5AANB011 Philosophy of Language
THIS MODULE IS RUNNING IN 2019-20
Credit value: 15
Module tutor: Dr Eliot Michaelson
- Summative assessment: 1 x 2-hour examination (100%)
- Formative assessment: 1 x 2,000 word essay
Students are reassessed in the failed elements of assessment and by the same methods as the first attempt.
Teaching pattern: one one-hour weekly lecture and one one-hour weekly seminar over ten weeks.
Pre-requisites: There are no pre-requisites associated with this module. It is worth mentioning, however, that some of the readings will assume an ability to read basic logical notation. If you have not taken Elementary Logic or the equivalent, you may occasionally need to attend the instructor’s office hours to help you with this notation.
This module will examine a number of related questions concerning human language: What is the nature of meaning? How does meaning relate to truth and communication? Can language expand the bounds of our thought, or does it merely reflect them?
Philosophy of language came to prominence around the start of the 20th century and remains central to debates in epistemology, metaphysics, and mind to this day. This module will investigate both foundational questions in the field and a number of philosophical rich terms, e.g. descriptions, names, and slurring terms, with an aim towards seeing how these parallel lines of inquiry can prove mutually informative.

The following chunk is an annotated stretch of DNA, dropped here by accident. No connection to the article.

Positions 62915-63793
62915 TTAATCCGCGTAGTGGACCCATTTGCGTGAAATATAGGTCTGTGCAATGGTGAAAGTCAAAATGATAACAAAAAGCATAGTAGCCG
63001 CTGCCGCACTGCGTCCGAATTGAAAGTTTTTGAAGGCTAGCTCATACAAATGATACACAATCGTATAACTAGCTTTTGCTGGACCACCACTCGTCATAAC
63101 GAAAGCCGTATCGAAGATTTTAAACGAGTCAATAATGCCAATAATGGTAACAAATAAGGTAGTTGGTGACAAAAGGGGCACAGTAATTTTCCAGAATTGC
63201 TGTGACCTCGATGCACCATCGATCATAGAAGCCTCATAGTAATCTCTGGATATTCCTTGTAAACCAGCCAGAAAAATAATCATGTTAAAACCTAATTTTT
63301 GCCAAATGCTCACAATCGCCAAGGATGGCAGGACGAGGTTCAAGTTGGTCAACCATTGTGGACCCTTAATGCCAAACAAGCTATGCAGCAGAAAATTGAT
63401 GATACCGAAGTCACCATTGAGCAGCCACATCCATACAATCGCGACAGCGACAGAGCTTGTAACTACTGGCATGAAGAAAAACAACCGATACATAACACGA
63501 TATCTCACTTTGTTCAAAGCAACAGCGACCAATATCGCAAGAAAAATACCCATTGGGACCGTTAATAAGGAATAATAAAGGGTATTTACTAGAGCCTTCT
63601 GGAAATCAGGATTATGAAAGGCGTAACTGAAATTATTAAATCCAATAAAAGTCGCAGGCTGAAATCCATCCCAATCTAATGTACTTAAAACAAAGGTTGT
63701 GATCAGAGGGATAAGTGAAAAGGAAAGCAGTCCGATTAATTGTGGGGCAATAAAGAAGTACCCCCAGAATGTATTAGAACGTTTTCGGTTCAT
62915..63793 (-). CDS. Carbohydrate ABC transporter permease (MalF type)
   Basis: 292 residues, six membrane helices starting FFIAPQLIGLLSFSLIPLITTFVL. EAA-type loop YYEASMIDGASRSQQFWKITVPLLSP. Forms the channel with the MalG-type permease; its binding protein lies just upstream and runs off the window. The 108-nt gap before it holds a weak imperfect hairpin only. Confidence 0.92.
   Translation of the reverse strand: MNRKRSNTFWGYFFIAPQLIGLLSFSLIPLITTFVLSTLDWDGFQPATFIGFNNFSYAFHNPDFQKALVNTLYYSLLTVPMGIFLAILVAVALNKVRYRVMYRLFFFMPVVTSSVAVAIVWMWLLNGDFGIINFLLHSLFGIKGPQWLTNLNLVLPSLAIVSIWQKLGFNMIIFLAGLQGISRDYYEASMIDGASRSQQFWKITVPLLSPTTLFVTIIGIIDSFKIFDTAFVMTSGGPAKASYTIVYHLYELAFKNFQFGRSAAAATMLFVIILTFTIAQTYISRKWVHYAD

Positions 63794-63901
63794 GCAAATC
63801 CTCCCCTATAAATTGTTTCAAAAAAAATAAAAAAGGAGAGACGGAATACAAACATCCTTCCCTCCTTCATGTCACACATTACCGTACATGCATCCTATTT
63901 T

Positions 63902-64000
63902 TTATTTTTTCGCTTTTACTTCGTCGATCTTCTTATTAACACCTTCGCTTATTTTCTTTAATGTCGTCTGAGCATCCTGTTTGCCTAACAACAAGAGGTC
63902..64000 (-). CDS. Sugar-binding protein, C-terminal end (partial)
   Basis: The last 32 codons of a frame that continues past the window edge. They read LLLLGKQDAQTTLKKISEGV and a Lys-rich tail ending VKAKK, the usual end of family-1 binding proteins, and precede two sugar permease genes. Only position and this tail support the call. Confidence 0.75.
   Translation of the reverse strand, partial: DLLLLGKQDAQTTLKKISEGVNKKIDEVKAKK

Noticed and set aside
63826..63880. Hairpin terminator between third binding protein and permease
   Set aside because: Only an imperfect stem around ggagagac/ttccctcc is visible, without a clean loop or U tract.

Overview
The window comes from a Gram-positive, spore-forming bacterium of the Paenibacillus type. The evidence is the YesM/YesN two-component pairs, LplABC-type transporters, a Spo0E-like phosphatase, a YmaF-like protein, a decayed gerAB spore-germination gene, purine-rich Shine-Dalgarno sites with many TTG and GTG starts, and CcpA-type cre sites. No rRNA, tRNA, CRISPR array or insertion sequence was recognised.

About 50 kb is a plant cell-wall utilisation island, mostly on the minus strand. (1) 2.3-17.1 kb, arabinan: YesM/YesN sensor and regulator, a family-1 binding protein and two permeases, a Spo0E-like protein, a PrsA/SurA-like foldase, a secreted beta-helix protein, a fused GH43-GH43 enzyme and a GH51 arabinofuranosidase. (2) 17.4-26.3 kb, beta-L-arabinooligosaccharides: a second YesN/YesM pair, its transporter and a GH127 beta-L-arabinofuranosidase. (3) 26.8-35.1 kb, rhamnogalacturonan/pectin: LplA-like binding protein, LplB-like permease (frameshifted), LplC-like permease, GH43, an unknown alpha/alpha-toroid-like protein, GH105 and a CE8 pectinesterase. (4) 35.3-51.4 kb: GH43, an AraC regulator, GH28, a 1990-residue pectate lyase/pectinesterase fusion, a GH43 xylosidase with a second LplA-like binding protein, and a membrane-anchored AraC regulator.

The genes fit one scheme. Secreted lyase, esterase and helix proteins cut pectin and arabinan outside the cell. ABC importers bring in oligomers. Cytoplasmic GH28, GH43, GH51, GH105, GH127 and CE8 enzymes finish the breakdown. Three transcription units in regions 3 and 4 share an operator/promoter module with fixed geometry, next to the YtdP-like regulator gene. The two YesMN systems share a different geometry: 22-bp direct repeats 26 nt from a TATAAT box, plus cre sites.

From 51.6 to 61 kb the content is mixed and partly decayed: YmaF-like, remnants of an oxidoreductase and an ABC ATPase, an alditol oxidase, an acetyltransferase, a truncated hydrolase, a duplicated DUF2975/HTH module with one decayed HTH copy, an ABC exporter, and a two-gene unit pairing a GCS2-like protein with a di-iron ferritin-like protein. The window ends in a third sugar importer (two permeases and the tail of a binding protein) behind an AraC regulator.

Indicative list of topics:
Descriptions, Names, Modals, Theories of Meaning, Pragmatics, Semantics, Slurs, Silencing
This module aims to acquaint with some of the main topics and historical threads in recent philosophy of language, including the nature of meaning, the relation of meaning to truth, and the relation of meaning to speech acts more broadly conceived. Key historical figures will include Frege, Russell, Strawson, Austin, and Grice.
By the end of the module, the students will be able to demonstrate intellectual, transferable and practicable skills appropriate to a Level 5 module and in particular will have become familiar with some of the central concepts in philosophy of language. They will also have learned how to relate some of the issues studied in the course to issues in other courses, such as metaphysics and philosophy of mind.
Please note that module syllabus and topics covered may vary from year to year.
Indicative reading list:
Gottlob Frege, “On Sense and Reference”
Bertrand Russell, “On Denoting”
P.F. Strawson, “On Referring”
Saul Kripke, Naming and Necessity
Paul Grice, “Logic and Conversation”
Rae Langton, “Speech Acts and Unspeakable Acts”
Ishani Maitra, “Silencing Speech”
The modules run in each academic year are subject to change in line with staff availability and student demand so there is no guarantee every module will run. Module descriptions and information may vary between years.